My 2 cents are, go with the larger/wider track, then you can run what you want. Avoid making a track with a ton of really tight turns which is usually a problem with limited space. Go with more sweepers and only one or two really tight turns. Too many tight turns really make it a series of drag races and also becomes very difficult to drive unless you have strong magnets in the cars. If you look at a lot of the European tracks even the tightest turns are pretty gentle. Over there the big thing is NO magnets. So it really depends on space and if you want magnets or not. Many of the makes of slot cars use little or not magnet although there may be a mounting point for them. Even so some don't provide much space and just are not fun on a really tight track. In conclusion, The Bigger The Better :D

#8 bigmikevee

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Posted 14 July 2011 - 07:41 PM

Hey Rob,

Thanks to you and Dwayne for helping me a little further along, just want to get enough info to make a wise purchase, there is just so much out there, I really appreciate the imput. I'm sure I will have more questions down the road, thanks again.

Mike

#9 highway

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Posted 15 July 2011 - 09:35 PM

Mike, even though I'm not very big in the slot cars, I must say if I were you, go with the Scalextic set! One of my LHSs had one set up during Christmas and I was amazed by the performance of the cars. If Santa would have had more money, I might have even found a set under the tree!! B) :lol: :lol:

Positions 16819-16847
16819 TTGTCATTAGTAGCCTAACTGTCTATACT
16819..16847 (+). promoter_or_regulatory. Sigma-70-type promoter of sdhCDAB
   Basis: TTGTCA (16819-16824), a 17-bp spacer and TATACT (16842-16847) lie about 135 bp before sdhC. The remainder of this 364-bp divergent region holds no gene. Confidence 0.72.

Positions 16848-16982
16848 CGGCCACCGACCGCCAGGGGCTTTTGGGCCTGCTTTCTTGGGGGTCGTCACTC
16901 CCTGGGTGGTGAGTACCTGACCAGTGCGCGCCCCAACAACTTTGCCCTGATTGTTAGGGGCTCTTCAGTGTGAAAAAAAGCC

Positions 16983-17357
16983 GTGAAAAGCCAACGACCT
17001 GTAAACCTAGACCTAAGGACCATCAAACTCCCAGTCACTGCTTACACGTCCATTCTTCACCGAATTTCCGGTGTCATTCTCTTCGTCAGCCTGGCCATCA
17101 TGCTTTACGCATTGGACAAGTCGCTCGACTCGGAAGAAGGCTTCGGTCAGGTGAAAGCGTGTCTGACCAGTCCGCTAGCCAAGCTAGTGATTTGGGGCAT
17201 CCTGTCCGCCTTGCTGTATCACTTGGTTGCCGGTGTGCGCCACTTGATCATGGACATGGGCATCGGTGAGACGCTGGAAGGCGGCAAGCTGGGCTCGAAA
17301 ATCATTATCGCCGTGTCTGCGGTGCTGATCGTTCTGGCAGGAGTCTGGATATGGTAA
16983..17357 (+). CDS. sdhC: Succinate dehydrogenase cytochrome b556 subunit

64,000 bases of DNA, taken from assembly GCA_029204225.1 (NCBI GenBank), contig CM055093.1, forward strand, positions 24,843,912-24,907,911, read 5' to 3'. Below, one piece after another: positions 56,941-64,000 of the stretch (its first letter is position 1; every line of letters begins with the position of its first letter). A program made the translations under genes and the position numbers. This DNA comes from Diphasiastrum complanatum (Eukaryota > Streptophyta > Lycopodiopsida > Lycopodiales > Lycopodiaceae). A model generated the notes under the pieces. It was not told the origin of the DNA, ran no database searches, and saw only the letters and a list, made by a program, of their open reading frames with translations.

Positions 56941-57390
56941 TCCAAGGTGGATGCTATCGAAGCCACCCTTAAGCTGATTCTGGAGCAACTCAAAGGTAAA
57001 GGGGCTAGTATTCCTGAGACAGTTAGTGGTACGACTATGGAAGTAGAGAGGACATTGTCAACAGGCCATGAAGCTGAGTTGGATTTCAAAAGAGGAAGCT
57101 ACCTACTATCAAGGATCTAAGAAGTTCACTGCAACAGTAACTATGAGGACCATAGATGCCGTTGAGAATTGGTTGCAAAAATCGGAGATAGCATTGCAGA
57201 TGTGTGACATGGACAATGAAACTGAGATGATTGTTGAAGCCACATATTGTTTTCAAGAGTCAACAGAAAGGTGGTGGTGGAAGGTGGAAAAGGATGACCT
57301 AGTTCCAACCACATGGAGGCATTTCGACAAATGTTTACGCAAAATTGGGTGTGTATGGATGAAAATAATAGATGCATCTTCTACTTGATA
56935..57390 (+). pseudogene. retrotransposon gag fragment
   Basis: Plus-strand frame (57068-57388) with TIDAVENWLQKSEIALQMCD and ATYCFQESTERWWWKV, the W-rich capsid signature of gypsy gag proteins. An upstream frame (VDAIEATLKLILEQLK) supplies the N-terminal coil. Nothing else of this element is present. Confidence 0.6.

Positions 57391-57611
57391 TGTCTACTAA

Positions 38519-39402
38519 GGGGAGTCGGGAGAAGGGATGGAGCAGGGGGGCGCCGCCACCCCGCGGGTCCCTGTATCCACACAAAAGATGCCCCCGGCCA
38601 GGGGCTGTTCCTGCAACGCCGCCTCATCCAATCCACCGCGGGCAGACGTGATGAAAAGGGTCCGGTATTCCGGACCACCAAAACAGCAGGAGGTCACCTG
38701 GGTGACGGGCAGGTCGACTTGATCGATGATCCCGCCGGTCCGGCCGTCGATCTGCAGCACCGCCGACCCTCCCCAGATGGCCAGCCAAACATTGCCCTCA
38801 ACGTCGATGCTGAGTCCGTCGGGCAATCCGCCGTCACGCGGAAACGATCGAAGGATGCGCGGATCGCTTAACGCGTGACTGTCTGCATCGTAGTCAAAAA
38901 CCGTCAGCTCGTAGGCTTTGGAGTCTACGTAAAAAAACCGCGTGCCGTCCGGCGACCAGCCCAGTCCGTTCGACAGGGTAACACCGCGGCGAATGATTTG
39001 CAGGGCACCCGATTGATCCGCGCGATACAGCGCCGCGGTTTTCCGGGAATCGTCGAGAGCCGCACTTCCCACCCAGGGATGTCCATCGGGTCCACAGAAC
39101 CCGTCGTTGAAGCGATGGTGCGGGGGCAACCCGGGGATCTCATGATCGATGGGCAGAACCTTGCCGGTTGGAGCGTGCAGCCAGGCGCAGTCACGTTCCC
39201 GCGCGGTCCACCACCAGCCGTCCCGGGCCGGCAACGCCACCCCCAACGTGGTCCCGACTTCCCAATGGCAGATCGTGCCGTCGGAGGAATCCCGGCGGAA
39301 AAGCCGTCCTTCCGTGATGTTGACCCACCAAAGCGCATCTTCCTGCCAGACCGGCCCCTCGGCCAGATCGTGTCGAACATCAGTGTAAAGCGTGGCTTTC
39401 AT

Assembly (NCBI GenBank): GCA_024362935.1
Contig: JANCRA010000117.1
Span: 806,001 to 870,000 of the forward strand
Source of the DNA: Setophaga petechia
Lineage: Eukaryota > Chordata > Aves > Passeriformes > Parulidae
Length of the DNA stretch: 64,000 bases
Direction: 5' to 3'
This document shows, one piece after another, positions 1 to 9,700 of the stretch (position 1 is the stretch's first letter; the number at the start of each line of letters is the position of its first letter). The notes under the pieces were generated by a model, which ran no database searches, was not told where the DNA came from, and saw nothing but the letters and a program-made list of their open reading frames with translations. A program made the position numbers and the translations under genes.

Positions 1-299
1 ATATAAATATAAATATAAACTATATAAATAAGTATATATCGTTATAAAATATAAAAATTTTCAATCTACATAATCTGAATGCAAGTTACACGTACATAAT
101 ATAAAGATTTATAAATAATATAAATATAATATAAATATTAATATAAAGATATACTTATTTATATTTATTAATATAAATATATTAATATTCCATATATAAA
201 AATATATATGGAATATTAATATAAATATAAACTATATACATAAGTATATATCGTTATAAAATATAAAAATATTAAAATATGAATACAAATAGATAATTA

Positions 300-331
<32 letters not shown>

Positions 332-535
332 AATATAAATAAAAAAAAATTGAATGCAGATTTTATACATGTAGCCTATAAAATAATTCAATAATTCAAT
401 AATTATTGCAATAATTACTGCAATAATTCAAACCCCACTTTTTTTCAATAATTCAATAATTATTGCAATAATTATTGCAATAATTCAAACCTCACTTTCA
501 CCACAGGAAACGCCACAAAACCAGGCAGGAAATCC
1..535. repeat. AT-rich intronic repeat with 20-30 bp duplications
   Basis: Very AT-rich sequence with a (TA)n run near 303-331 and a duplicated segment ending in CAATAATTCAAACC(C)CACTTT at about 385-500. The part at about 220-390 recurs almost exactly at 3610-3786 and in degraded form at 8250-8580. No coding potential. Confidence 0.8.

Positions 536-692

#10 scale trucker

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Posted 16 July 2011 - 11:48 AM

scalextric and carrera are not switchable for the cars..the voltage is wrong..

#11 ra7c7er

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Posted 16 July 2011 - 11:51 AM

scalextric and carrera are not switchable for the cars..the voltage is wrong..



The voltage is different but the cars work just fine. In fact Carrera cars are faster on Scalextric track because of the voltage difference. You can run 1/32 plastic cars anywhere from 9 volts to 18 volts with very little issue.

Edited by ra7c7er, 16 July 2011 - 11:54 AM.


#12 scale trucker

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Posted 16 July 2011 - 03:08 PM

The voltage is different but the cars work just fine. In fact Carrera cars are faster on Scalextric track because of the voltage difference. You can run 1/32 plastic cars anywhere from 9 volts to 18 volts with very little issue.

i have both sets and they do run if you can get it to move without burnin the tires off

#13 bigmikevee

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Posted 16 July 2011 - 10:23 PM